Wake up with the Celtics and your daily dose of Irish Coffee ‘¦
Over the weekend, I stumbled across a New York Times article that claimed Derrick Rose is a better defender than Rajon Rondo, based on the individual statistical analysis of points allowed per possession:
Rose has allowed just 0.77 points per possession overall on defense this season, an elite mark for any defender, regardless of position. Chris Paul (0.86 points per possession allowed), Rajon Rondo (0.83 PPP allowed), and Russell Westbrook (0.92 PPP allowed) ‘- all excellent defenders -‘ have been trumped statistically this year, and by no slim margin. Rose has each of those players handily beat, and boasts a shockingly comprehensive defensive profile.
My natural reaction: How do I get my hands on these points per possession (PPP) statistics? It turns out Synergy Sports Technology tracks every possession — offensively and defensively — for every NBA player. On both sides of the ball, a team or player’s possessions are broken down into 11 categories: 1. isolations, 2. pick-and-rolls (ball-handler), 3. post-ups, 4. pick-and-rolls (roll man), 5. spot-ups, 6. off screens, 7. handoffs, 8. cuts, 9. offensive rebounds, 10. transitions and 11. all other plays.
Obviously, a player’s PPP offensively doesn’t account for the quality of the pass he’s receiving or the look he’s getting, but it’s a great tool to determine how well he’s performing overall and on which plays he’s succeeding.
Likewise, a player’s PPP allowed defensively doesn’t account for the quality of his help defense or who he’s defending, but it’s an accurate representation of whether or not he’s stopping his assignment as well as on what plays he’s being beaten.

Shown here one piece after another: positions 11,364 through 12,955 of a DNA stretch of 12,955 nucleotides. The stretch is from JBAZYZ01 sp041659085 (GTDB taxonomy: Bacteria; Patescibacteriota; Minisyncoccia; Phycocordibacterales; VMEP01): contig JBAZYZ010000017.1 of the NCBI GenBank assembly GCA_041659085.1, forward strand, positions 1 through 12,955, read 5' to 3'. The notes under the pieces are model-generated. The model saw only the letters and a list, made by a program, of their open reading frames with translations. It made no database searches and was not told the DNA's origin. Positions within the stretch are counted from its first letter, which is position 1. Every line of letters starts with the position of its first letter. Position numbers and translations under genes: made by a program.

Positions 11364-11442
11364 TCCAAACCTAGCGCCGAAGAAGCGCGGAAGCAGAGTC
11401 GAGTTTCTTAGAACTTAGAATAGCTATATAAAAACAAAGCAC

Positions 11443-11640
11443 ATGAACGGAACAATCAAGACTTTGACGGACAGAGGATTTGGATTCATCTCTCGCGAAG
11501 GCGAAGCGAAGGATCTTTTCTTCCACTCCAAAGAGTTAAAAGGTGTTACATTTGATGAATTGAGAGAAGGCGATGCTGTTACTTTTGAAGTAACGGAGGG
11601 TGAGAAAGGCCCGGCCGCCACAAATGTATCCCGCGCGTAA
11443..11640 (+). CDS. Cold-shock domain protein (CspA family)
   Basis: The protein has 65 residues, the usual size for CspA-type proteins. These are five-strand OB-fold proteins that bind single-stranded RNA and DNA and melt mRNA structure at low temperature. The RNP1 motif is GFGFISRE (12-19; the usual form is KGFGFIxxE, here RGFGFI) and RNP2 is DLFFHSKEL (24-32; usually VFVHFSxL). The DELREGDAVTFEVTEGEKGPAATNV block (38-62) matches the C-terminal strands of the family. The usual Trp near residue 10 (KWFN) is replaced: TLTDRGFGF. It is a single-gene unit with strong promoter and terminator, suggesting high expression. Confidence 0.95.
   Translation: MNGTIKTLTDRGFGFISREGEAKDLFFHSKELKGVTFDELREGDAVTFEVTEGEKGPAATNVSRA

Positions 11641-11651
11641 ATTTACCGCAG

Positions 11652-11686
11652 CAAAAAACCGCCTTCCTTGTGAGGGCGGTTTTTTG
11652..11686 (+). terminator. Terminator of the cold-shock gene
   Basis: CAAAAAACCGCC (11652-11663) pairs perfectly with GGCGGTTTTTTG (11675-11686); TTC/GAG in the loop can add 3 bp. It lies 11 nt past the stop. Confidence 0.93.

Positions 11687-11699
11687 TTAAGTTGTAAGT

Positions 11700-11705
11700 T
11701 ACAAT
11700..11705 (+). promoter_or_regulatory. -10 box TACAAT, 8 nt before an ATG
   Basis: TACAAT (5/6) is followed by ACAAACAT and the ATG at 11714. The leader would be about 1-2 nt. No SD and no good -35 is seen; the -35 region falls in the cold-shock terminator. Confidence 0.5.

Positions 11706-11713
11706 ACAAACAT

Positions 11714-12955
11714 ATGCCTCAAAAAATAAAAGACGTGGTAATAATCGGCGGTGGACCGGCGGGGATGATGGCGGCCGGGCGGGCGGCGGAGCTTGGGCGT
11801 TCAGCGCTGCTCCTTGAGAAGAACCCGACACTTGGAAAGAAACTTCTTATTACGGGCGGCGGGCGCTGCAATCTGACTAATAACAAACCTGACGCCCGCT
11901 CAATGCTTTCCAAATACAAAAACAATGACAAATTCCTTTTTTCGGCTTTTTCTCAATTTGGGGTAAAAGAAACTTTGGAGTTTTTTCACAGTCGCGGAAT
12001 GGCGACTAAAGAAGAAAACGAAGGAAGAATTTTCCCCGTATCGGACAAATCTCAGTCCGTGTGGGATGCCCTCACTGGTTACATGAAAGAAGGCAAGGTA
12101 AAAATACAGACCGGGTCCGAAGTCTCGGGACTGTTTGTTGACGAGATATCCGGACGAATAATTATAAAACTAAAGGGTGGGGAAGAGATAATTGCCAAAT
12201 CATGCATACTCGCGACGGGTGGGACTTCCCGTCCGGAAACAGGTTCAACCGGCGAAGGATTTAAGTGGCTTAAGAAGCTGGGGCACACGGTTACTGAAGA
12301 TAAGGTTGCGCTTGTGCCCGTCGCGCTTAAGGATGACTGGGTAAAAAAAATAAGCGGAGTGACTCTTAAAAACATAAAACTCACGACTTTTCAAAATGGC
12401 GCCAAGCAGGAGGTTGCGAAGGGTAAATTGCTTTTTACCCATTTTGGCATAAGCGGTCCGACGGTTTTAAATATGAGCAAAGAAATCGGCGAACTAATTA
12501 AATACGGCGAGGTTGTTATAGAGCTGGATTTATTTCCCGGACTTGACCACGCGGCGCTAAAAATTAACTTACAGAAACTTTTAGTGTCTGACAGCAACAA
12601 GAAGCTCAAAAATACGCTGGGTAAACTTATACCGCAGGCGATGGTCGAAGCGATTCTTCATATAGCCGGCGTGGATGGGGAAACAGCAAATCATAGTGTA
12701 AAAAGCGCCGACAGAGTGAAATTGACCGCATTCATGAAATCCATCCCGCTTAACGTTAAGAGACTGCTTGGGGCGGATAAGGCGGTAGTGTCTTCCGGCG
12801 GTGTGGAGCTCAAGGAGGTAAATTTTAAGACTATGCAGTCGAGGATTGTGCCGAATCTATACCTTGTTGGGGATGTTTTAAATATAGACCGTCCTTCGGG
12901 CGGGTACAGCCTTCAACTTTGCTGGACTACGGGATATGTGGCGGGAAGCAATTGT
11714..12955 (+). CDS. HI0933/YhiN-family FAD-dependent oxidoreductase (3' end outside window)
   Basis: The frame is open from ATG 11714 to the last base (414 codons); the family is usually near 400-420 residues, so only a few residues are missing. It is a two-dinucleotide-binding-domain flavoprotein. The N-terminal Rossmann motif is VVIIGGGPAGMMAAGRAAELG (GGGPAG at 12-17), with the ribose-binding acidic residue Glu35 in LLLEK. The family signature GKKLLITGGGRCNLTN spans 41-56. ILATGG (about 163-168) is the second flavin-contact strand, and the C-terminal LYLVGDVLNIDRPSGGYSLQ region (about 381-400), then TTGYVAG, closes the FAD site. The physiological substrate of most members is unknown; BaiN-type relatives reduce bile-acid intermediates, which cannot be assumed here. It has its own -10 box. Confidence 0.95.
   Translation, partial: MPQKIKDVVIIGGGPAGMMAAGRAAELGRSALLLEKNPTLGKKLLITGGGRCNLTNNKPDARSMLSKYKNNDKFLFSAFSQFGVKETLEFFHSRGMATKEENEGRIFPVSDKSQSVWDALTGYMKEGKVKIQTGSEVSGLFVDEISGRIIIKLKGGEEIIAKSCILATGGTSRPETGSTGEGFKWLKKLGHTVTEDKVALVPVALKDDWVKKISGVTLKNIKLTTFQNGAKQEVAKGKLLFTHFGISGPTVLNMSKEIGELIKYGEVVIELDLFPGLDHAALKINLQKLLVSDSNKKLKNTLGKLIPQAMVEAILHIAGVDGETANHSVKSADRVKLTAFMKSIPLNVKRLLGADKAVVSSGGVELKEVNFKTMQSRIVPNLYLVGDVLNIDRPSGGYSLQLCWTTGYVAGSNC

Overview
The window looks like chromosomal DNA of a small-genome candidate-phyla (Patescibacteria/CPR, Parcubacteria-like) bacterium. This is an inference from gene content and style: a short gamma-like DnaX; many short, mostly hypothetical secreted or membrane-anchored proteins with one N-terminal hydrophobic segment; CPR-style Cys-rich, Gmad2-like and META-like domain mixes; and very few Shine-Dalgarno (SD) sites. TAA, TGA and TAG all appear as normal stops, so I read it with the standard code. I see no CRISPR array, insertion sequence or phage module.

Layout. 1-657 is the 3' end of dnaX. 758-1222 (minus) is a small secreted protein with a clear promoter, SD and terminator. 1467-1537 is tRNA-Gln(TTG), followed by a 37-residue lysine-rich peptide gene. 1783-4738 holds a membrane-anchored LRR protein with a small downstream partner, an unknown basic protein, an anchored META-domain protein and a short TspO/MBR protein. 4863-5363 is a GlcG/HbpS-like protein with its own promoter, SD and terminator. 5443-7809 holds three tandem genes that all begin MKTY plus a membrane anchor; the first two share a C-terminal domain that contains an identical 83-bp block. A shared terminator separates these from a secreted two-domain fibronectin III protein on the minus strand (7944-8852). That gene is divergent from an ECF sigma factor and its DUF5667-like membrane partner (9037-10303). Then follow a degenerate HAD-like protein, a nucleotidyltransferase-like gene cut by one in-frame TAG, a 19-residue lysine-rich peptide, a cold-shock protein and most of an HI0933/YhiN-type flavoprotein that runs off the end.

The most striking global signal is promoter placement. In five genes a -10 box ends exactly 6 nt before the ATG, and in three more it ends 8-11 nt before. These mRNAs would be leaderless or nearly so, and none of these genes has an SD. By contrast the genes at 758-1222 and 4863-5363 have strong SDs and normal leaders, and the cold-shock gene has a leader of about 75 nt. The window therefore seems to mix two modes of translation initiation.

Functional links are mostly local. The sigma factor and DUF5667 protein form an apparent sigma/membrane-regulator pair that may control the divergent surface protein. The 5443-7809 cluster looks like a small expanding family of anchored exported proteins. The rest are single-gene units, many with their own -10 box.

Let’s first break down how efficient the Celtics have been offensively as a team; the first number is where they rank in the league in terms of PPP, and the percentage reflects how often they run each play:
|No passing fancy: C’s determined to show NBA ‘what basketball is like’||01.22.11 at 11:35 am ET|
In a stat sheet filled with superlatives, the thing that shone for the Celtics like a neon sign could be found several columns over and several rows deep.
The Celtics had 31 assists on 37 baskets in Friday’s 110-86 dismantling of the Jazz at TD Garden to improve to an Eastern Conference-best 33-9. The most impressive part of the performance was that it wasn’t all Rajon Rondo. Yes, the Celtics point guard led the way with 12 dimes, but Marquis Daniels had six, Ray Allen had four and Kevin Garnett had three. Of the 11 players who dressed, only Paul Pierce and Semih Erden failed to register at least one helper.